I gave birth to our second baby five days ago, so I am still in a bit of a postpartum fog as I ponder and write this. But, these thoughts have been rattling around in my head lately and I have learned that it is best to get them out of my mind and onto virtual paper while they are fresh. So, bear with me and my baby brain.
Staring at my newborn baby girl, I’ve been thinking a lot about the concept of wanting “the best” for my children. I think that every good parent has this desire. But what exactly is “the best?”
A mom living overseas said, “It’s hard knowing that if we just moved back to the United States, my kids would have access to the best: the best schools, great opportunities, clean parks, libraries, a safe environment.” Where this family lives, the education is sub-par, it is unsafe for their children to play outside unsupervised, and there are very few (if any) children’s activities available. It can be easy for families in these situations to feel guilty for depriving their children of “the best.”
I write and teach about the common issues that children who have grown up overseas face and how parents can prevent these issues from becoming debilitating in adulthood. When teaching on this topic, I often begin by presenting the statistics on many of these issues to show how prevalent they are in adult TCKs. It was at this point during a lecture at an Oregon university that one student asked, “So why would any good parent do this to their child?” I replied, “I would do this to my children.”
I grew up as a TCK and it was a challenging life. It made it harder that it wasn’t my choice. I was a missionary kid whether I liked it or not. However, if I had to go back and do it over, I would sign up willingly for that globally mobile lifestyle. For me, it was absolutely “the best.” Because of that, I would also willingly sign up my own children to live the life of a TCK. I know that it would come with many tears and long nights wondering “is this worth it?” And I would remind myself that despite its challenges, being a TCK really is “the best”.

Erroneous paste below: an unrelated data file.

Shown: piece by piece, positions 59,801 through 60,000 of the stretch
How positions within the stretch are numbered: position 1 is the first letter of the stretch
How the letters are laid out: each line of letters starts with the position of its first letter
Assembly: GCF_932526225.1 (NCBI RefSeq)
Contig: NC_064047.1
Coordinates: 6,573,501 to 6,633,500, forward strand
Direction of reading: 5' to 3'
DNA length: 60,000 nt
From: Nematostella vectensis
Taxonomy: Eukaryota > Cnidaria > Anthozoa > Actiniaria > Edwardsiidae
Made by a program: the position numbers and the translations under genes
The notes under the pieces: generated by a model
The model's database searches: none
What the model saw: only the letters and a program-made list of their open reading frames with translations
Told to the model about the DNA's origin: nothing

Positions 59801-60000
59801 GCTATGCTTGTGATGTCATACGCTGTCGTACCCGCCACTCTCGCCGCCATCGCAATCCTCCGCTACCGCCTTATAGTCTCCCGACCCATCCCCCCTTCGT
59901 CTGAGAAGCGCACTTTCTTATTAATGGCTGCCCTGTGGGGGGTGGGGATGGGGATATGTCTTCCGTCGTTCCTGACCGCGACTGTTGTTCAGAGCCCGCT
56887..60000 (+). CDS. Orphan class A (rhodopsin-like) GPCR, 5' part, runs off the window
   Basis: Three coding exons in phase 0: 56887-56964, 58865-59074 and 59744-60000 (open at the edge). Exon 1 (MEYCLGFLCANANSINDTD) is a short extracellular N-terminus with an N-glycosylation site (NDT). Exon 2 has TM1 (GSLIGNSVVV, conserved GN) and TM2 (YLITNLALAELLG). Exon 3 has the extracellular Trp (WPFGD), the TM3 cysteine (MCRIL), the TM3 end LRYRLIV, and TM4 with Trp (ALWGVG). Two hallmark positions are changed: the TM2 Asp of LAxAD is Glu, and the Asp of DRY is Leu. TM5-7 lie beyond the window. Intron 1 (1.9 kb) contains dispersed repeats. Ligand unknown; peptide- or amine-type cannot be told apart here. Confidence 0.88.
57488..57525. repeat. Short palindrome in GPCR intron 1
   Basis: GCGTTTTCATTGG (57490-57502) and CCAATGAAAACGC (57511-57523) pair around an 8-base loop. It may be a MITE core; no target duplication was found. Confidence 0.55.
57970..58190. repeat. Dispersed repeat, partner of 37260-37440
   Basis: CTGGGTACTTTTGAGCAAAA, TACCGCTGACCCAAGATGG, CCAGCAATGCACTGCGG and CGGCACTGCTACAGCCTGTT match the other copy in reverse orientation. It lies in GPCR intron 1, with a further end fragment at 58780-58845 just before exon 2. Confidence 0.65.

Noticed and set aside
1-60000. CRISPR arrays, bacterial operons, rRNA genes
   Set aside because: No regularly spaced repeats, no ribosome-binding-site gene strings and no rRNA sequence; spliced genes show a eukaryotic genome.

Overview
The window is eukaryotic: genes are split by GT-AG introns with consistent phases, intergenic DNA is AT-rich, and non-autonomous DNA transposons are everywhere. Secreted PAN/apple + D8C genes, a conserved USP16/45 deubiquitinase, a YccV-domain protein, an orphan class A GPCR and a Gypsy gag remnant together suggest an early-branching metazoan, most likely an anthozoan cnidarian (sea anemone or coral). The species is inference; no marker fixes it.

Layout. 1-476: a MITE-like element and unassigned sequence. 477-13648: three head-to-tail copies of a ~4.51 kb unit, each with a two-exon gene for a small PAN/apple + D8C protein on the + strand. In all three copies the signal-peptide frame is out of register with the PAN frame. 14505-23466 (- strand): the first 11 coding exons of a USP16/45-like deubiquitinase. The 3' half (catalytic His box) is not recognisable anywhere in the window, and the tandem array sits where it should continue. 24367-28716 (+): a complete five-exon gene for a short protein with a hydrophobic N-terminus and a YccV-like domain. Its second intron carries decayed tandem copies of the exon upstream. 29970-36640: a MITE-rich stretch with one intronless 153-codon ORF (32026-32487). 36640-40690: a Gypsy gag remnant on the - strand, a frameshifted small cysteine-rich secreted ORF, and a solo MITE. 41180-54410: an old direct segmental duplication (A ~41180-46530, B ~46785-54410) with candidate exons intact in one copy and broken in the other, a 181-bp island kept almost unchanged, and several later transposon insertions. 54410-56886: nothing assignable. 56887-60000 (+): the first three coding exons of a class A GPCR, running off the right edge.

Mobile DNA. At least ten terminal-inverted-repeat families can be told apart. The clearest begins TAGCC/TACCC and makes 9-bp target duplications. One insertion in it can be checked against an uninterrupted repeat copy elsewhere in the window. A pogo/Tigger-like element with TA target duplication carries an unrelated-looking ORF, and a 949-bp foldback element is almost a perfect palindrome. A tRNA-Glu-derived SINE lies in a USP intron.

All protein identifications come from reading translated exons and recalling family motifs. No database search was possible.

But, there is a flip side to this. As I stared at my new baby and thought about the life I want her and her sister to have, an anxiety-inducing thought came to mind. What if my children aren’t TCKs? My husband and I have always talked about living overseas at some point, but what if that doesn’t happen? I had subconsciously equated raising our kids as TCKs to giving them “the best.” But, what if that isn’t what God has for us? What if our family is called to live in the United States for all of our child-rearing years? I spend so much time talking with parents about the amazing benefits of being a TCK and why that lifestyle, despite its challenges, really is “the best.” But, is it? Can one lifestyle really be called “the best?”
As I watch my two girls and think about our future as a family, I have had two revelations.
Home environment makes all the difference. Children who grow up overseas can have an incredibly enriching childhood and children who grow up in their passport country can also be global citizens and lovers of the world. It is ultimately how we choose to run our home and raise our children that determines this. Children can have access to “the best” opportunities and still not thrive if the home environment isn’t healthy. They can also live the life of a TCK and not reap the amazing benefits for the same reasons.
God’s plan is truly “the best.” I like to think that I know what is best for my girls, but the truth is, I don’t. Yes, I would love for them to live overseas and experience the wonderful complexity of the TCK life, but if that isn’t what God has for them, then it is because that is not “the best” for them, or us as a family. I’m realizing that part of being a parent who chooses to follow the Lord’s leading, is also being willing to follow when His leading isn’t taking us in a direction that I would have chosen.
It can be easy to wonder if your life overseas is what is best for your children. After all, being a TCK clearly comes with a significant number of challenges. But if you believe that God has called you there, than you must believe that he has also called your children to that life – making it “the best” for not only you, but them as well.